The rise of plant-based living

Date : 22 October 2019

Plant-based diets are increasingly popular. Not only are more people following a flexitarian, vegetarian or vegan diet, but there’s greater choice and availability of these foods than ever before. Hannah explores this behavioural shift towards plant-based living…



What’s driving the trend? 

The British Dietetic Association defines a plant-based diet as based on foods derived from plants, including vegetables, wholegrains, legumes, nuts, seeds and fruits, with few or no animal products.

Publications on sustainable diets, such as the Eat-Lancet report, BDA’s One Blue Dot, and extensive media coverage around processed meat, health, and extinction rebellion have generated noise and contributed to plant-based diets becoming top of mind for many. 

These environmental concerns are clearly resonating with shoppers and it’s a motivator for some adopting a plant-based diet. IGD’s latest ShopperVista research suggests that health remains the biggest driver of  vegetarian and vegan diets overall - but unsurprisingly, sustainability has moved up the agenda and is now the top reason for younger shoppers adopting these diets[i].

55% of UK shoppers are now actively reducing, or considering reducing, their meat intake – which is an increase of 3% on last year[i]

What’s interesting is that the growth comes mainly from flexitarian diets - although both veganism and vegetarianism have also seen increased interest. That’s probably not surprising, given celebrity social media endorsements of #meatfreemonday and #flexifriday, but what is new is the demographic. Last year, IGD ran the same research, in the same calendar week, and found plant-based diets to be a story of post-millennials and veganism. This year, the major growth has been seen in middle aged shoppers adopting flexitarian diets - up by 43% year on year.  

Is being plant-based more accessible than ever? 

With plant-based meals becoming more mainstream, availability has increased. Gone are the days when plant-based equates to eating a bowlful of vegetables.  

For people who are giving up or reducing animal products for reasons beyond health, they often still enjoy an indulgent moment and prioritise taste over nutrition.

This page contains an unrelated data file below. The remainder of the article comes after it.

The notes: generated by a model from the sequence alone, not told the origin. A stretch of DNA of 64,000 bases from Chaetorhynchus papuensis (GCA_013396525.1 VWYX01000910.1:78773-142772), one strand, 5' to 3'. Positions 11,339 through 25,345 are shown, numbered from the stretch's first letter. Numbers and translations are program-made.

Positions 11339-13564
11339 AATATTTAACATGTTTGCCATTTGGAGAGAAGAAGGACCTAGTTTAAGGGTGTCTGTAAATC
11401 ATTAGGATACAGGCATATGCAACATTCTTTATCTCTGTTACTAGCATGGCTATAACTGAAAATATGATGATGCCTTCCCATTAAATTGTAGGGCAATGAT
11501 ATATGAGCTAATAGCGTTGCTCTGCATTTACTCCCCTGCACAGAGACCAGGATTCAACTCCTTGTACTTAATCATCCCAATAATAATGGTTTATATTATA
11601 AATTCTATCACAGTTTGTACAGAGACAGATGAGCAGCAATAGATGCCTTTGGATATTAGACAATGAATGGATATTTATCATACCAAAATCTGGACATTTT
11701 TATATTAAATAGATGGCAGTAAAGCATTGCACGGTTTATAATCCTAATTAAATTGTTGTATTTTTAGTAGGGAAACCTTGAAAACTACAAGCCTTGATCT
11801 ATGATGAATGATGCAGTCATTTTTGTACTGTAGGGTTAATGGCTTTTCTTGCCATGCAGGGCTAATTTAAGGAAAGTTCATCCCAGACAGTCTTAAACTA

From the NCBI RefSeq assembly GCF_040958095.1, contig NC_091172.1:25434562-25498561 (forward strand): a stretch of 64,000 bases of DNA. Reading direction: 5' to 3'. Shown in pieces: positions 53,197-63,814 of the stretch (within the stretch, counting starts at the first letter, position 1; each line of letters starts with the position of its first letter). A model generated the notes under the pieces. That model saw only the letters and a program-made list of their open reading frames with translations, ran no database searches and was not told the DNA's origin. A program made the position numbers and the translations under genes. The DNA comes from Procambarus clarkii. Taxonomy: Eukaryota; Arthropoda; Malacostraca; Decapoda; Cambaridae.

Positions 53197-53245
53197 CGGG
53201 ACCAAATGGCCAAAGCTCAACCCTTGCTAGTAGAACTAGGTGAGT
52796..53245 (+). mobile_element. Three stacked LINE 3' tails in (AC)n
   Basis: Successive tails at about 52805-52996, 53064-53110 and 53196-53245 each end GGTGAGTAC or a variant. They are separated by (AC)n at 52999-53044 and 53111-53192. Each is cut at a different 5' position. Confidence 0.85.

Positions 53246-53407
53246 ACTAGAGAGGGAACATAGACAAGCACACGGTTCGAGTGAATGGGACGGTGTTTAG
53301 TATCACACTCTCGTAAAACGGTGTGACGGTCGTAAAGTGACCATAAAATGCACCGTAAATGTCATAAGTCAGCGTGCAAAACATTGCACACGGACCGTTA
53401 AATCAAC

This has led to a new market of accessible, plant-based ‘junk food.’ According to research by the British Takeaway Campaign, the sector has responded quickly to changes in consumer appetites and vegan orders increased by 388% between 2016 to 2018[ii]. Whilst some of this will be balanced meals, this also captures permissible treats, such as meatless burgers, pasties, sausage rolls and even vegan ice creams. 

Whilst there are dedicated plant-based food outlets like Veggie Pret, Biff’s Jack Shack (London) and Tell your friends (London), many traditional pubs and restaurants are also offering a more extensive menu, catering to plant-based customers. For example, following a successful trial, JD Wetherspoons has recently rolled out its faux meat burger to over 850 UK outlets[iii].

Source: Meatless Farm


Morten Toft Bech, founder of The Meatless Farm Co, who makes the burgers, said that partnering with a “giant is testament to the fact that plant-based is well and truly mainstream”[iii]

Everyday choices

Of course, this is a way of life, not just for the out of home sector. Retailers are increasingly giving dedicated shelf space to plant-based products and many are even launching their own ranges. An example of this is Tesco’s Plant Chef. 


Source: IGD Research


Tesco described its new Plant Chef private label range as filling a gap in the market for more affordable plant-based dishes. It follows the retailer’s partnership with Wicked Kitchen, which launched at the start of 2018. The Plant Chef range focuses on helping shoppers make easy plant-based meal swaps, with some products sitting alongside traditional meat options instore. Other products will be housed in dedicated plant-based and vegetarian zones. 

It’s not just meat alternatives that are seeing growth. This month, Oatly launches a new range of oat-based, vegan ice creams in the UK. It aims to capitalise on the growing market of former meat-eaters and vegetarians, many of whom miss the chance to indulge at home. It follows Unilever’s launch of Ben and Jerry’s Cookies on Cookie Dough in September– a vegan alternative to the band’s existing flavour. 


Source: Oatly 


Here to stay

What’s clear is that plant-based diets – whether that’s flexitarian, vegetarian or vegan – are here to stay. We see consumers’ hunger for plant-based products for every occasion, and retailers are already capitalising on this and dedicating more shelf space to these products. It’s becoming a way of life for increasing numbers, and this culture shift is set to grow in line with aspirations to be more sustainable.


[i] IGD ShopperVista 2019

[ii] British Takeaway Campaign, 2019. Cooking up Growth, Serving up Talent In the takeaway sector

Hannah Skeggs

Hannah Skeggs

Nutrition and Scientific Affairs Manager